The Vikings will match up with the Eagles in Philadelphia for the NFL title game next week. The Eagles just held on to defeat the Atlanta Falcons 15-10 at home. All of Atlanta’s 10 points came in the first half.

The second half was a story of defense. Philadelphia’s Jake Elliot hit his second field goal in the fourth quarter, but they couldn’t seal the game with a touchdown. Matt Ryan had one more chance to keep his hopes at a second Super Bowl appearance alive.

Without star quarterback Carson Wentz, hardly anyone gave the Eagles a chance to beat the Falcons. They seemed to forget that, while it’s the most important, quarterback is not the only position on a football field. Philadelphia’s vaunted defense came up with a key stand in the final minutes of the game to hold on and advance. We will now have a chance to see two of the best defenses in the league go head-to-head in the conference championship.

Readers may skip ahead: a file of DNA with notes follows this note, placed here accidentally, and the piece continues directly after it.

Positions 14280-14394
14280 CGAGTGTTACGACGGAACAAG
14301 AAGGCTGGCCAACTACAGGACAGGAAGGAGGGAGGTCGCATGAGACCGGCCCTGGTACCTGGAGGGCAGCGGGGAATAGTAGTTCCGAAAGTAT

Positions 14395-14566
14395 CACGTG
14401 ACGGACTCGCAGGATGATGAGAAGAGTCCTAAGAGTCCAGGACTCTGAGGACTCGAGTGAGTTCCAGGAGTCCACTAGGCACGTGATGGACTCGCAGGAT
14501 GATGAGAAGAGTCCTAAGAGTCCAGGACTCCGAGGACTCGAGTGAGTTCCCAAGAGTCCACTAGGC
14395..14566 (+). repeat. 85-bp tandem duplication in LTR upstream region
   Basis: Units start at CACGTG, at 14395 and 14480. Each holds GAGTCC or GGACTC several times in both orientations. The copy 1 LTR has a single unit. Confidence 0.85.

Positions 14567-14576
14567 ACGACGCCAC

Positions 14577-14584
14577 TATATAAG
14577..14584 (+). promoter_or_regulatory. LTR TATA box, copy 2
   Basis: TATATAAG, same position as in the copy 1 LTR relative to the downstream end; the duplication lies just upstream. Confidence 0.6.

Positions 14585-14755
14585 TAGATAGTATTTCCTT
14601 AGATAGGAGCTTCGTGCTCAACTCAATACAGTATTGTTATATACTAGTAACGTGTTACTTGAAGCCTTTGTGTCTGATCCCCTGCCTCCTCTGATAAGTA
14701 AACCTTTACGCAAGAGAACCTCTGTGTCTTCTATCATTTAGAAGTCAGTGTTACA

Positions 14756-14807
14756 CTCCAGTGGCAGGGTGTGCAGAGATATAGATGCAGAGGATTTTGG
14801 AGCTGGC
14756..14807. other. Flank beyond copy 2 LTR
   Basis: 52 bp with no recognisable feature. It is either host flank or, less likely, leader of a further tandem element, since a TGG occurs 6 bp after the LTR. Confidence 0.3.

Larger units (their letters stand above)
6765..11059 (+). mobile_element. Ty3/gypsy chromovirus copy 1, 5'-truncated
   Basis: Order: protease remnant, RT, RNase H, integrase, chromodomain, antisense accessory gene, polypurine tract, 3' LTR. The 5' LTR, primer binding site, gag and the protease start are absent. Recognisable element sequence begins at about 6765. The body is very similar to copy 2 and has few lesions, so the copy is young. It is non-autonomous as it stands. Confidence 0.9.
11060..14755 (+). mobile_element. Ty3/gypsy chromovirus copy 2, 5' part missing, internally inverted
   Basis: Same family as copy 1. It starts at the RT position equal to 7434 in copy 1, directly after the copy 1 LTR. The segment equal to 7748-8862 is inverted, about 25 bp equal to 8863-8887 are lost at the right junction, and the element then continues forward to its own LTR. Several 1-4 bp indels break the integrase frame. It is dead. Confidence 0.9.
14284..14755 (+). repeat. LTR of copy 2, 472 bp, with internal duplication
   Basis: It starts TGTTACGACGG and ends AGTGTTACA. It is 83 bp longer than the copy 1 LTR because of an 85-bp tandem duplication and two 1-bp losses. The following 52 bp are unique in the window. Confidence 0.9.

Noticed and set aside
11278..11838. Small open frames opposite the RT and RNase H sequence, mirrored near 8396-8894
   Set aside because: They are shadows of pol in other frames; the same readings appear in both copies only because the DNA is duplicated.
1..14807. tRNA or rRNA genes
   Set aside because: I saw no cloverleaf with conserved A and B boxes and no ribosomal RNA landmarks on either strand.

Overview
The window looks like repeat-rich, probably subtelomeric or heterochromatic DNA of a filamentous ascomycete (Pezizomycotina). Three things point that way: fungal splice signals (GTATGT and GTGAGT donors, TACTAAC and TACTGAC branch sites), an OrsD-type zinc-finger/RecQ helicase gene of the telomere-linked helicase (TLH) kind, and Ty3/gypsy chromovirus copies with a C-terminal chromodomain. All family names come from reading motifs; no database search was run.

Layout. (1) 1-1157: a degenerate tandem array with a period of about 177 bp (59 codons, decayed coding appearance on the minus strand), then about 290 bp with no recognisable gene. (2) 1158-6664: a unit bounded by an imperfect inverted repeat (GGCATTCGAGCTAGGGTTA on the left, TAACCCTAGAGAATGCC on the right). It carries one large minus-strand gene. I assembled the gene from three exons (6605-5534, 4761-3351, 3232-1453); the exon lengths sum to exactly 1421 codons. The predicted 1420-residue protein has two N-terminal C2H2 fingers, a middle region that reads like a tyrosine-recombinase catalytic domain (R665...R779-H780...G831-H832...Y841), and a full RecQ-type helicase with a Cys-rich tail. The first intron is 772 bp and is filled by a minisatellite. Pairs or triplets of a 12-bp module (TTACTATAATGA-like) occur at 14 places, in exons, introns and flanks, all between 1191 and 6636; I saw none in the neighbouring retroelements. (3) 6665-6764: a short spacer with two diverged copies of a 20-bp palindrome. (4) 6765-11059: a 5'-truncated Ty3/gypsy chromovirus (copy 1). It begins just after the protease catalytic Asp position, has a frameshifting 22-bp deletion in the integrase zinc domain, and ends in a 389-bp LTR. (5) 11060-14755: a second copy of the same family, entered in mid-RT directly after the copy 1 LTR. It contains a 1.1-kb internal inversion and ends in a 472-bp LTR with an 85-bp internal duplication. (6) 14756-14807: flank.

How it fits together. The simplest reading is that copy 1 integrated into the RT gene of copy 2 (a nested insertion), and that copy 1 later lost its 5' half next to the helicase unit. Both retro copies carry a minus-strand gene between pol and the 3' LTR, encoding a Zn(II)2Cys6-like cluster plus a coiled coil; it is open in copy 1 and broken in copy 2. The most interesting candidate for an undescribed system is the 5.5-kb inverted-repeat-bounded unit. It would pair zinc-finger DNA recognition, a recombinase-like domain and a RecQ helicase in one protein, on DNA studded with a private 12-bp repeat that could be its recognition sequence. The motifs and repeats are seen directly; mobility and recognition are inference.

No one gave the Jacksonville Jaguars a chance either. Despite dismantling the Steelers in week 5, the Steelers were favored by 8 points in the Divisional Round. The Steelers also seemed to be more focused on a potential rematch with New England next week than they were with the Divisional Round.

Remarkably, the Jaguars and their defensive oriented team would win the game 45-42. The Steelers boasted big plays from superstars Le’Veon Bell, Antonio Brown and Martavis Bryant to keep them in the game.